bris is more frequently found in low inclination and eccentric orbits than cataloged large debris and that the large number of objects detected between 900 and 1,000 km are in near-circular orbits with inclinations around 65 degrees (Stansbery et al., 1994). The reported detection of objects with inclinations greater than 110 degrees may be a result of the high uncertainty in determining inclination for objects that are barely detectable (as described in Chapter 2).

As mentioned previously, the Haystack data suggest that there may be major sources of centimeter-sized orbital debris other than previously recorded breakups. The large number of objects in orbits between 900 and 1,000 km with orbital inclinations between 60 and 70 degrees suggests that there is a significant source of debris in this area. If this source were breakups, however, the debris would have been spread over a much wider area than is evidenced by the data. It thus seems possible that some of this debris may be the result of a previously unmodeled source. This possibility is supported by the polarization data from Haystack, which suggests that the objects have relatively smooth and spherical shapes, rather than the irregular shapes that would typically be created in a breakup. A combination of orbital and physical characteristics can be interpreted to suggest that these objects may be tens of thousands of 0.6-2.0 cm diameter liquid droplets of a sodium/potassium coolant leaking from the nonfunctional cores of Russian Radar Ocean Reconnaissance satellites (Stansbery et al., 1995; Kessler et al., 1995). Less evidence exists to suggest the sources of other concentrations of debris not predicted by models (such as the concentration of medium-sized objects detected by Haystack with inclinations between 25 and 30 degrees—another region in which few breakups have been observed [Kessler, 1993]).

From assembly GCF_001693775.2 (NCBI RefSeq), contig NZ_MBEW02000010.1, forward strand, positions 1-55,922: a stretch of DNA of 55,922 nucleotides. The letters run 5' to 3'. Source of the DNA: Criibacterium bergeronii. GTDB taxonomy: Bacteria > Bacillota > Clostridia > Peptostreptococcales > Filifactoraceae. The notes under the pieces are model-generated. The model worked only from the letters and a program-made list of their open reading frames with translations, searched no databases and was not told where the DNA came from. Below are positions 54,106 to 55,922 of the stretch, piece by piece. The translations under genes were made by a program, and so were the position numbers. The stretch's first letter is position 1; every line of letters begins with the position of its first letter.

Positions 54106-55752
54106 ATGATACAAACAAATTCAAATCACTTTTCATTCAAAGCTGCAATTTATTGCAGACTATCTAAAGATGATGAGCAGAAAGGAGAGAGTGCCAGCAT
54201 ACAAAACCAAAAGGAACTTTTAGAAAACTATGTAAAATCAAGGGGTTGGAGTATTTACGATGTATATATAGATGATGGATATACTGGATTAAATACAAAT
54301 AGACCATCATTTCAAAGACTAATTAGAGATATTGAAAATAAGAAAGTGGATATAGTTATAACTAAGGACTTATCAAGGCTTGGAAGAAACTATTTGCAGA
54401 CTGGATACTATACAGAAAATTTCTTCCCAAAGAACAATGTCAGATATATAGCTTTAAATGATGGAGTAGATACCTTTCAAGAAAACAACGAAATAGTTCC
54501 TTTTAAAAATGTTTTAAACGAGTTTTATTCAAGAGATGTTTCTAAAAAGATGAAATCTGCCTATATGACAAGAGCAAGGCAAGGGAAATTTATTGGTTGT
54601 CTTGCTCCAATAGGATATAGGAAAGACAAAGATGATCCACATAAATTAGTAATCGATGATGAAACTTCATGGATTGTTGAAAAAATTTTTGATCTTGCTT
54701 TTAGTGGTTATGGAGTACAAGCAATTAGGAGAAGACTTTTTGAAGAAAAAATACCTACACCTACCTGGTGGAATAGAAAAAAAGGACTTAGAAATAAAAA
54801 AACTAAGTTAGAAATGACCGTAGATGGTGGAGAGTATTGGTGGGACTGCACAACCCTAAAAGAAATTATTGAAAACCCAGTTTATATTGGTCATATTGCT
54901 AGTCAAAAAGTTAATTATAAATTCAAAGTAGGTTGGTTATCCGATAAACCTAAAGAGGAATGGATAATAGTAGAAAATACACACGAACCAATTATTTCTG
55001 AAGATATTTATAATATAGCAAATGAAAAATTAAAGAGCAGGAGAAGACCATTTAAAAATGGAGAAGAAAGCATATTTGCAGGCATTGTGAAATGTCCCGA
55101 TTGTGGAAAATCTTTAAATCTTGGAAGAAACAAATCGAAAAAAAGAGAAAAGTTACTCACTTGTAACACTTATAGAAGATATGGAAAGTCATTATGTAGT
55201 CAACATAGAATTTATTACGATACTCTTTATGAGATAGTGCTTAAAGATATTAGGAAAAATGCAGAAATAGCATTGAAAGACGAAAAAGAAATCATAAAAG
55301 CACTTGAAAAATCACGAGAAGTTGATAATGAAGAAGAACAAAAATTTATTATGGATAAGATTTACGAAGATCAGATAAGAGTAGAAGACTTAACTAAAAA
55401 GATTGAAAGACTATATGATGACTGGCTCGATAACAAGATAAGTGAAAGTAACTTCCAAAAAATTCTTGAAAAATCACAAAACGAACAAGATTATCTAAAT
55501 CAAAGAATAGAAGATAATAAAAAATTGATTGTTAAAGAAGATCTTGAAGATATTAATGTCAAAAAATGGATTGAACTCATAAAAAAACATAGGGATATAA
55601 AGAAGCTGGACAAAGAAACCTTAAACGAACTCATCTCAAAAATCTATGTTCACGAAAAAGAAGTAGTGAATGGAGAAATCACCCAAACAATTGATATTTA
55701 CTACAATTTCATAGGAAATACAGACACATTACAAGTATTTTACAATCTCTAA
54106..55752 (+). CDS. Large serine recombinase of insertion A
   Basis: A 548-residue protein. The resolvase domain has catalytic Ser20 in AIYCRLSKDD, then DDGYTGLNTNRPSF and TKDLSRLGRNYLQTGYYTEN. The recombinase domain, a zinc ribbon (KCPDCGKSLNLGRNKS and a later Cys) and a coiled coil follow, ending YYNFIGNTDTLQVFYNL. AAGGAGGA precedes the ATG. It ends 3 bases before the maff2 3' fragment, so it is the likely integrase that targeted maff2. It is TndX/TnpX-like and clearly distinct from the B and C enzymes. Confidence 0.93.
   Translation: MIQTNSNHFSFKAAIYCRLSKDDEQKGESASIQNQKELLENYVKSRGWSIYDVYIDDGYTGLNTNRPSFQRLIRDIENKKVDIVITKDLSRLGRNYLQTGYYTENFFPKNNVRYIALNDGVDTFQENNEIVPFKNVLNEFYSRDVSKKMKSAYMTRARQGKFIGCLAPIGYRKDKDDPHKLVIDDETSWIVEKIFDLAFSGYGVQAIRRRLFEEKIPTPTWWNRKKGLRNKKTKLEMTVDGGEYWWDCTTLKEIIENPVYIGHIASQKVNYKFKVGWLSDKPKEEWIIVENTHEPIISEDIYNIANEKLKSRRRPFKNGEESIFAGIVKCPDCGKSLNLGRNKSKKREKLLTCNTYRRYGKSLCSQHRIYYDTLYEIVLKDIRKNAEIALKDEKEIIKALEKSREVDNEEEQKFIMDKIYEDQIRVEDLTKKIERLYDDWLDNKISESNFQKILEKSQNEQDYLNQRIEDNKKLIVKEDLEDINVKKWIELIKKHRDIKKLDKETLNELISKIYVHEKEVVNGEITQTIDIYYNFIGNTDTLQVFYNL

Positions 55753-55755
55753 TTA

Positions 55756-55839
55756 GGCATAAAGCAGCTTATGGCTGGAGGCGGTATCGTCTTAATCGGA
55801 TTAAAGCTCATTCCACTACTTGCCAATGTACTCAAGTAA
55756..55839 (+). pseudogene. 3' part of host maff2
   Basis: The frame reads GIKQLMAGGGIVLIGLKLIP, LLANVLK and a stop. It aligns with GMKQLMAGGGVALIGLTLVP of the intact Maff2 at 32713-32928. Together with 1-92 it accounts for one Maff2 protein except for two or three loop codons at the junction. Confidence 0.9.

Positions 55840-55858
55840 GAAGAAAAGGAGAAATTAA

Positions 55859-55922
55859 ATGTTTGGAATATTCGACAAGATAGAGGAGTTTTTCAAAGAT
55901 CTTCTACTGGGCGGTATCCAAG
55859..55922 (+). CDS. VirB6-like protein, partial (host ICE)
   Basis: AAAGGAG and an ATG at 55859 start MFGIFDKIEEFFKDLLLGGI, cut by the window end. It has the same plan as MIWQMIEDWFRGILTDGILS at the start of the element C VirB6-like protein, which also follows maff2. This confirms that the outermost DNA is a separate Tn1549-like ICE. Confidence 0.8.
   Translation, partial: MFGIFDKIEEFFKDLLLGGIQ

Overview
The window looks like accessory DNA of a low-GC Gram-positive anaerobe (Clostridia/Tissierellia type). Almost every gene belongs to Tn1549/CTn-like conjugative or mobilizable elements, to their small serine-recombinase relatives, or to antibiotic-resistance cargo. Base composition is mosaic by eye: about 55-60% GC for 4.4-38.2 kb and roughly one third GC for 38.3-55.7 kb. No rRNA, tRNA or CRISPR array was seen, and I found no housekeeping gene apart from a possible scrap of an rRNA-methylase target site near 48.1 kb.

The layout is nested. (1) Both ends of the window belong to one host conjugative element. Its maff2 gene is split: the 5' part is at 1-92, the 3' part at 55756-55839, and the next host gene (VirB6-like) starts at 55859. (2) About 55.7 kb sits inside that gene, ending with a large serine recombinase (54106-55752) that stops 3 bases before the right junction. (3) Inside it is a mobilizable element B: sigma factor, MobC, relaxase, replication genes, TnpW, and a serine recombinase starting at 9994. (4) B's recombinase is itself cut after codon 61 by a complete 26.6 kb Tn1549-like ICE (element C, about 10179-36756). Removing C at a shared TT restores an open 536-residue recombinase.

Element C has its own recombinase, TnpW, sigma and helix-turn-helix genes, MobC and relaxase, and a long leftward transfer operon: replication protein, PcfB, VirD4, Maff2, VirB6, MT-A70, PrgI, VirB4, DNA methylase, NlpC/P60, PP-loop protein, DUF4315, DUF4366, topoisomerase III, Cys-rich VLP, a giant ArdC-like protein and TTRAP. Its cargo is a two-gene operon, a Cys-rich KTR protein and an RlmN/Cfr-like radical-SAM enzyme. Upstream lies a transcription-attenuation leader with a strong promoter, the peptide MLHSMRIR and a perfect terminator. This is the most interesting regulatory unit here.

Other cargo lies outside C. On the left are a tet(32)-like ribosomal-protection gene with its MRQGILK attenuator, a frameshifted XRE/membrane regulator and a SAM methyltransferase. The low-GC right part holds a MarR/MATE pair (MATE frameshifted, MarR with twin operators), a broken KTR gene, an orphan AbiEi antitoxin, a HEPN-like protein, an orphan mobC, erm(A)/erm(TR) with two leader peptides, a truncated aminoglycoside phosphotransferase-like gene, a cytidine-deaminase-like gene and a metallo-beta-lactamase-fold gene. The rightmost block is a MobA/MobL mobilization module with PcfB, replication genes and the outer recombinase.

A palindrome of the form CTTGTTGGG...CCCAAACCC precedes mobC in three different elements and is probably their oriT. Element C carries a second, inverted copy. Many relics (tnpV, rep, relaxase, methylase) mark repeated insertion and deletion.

There is an extremely numerous population of small (<1 mm in diameter) debris particles in Earth orbit. Knowledge of the distribution of these particles comes, as described in Chapter 2, primarily from the examination of returned spacecraft material from such spacecraft as Solar Max and the LDEF and a few active measurements made on the LDEF, the Salyut and Mir space stations, EURECA, and the U.S. Space Shuttle. Since the returned materials and active measurements are all from spacecraft in orbits of 600 km altitude or less, uncertainty remains on how to extrapolate these data to higher altitudes. Some models predict that because of the lessening influence of atmospheric drag, the spatial density of debris smaller than 1 mm should increase with altitude up to at least 1,000 km.

Like medium-sized debris, small debris is all either mission-related

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